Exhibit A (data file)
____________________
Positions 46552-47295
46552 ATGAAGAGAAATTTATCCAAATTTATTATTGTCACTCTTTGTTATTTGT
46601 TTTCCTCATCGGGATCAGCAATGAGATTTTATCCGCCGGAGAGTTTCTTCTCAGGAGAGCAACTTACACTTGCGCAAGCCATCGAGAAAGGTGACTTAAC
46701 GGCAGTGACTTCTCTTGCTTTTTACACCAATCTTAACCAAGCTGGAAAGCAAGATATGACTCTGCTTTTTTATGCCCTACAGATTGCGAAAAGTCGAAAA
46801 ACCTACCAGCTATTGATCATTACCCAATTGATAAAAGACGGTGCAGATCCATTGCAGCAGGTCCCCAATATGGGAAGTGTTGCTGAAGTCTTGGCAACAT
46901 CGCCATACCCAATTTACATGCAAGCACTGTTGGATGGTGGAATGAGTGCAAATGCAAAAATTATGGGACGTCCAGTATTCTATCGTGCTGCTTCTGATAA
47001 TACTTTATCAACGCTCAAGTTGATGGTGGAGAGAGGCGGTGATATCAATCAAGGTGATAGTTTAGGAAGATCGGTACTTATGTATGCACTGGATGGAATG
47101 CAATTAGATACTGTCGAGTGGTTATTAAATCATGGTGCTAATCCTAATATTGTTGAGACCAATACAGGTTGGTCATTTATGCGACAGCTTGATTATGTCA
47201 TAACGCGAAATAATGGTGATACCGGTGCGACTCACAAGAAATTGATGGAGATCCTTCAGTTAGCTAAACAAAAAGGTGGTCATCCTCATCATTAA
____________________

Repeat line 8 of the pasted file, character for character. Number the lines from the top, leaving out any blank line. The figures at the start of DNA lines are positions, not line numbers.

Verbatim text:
47101 CAATTAGATACTGTCGAGTGGTTATTAAATCATGGTGCTAATCCTAATATTGTTGAGACCAATACAGGTTGGTCATTTATGCGACAGCTTGATTATGTCA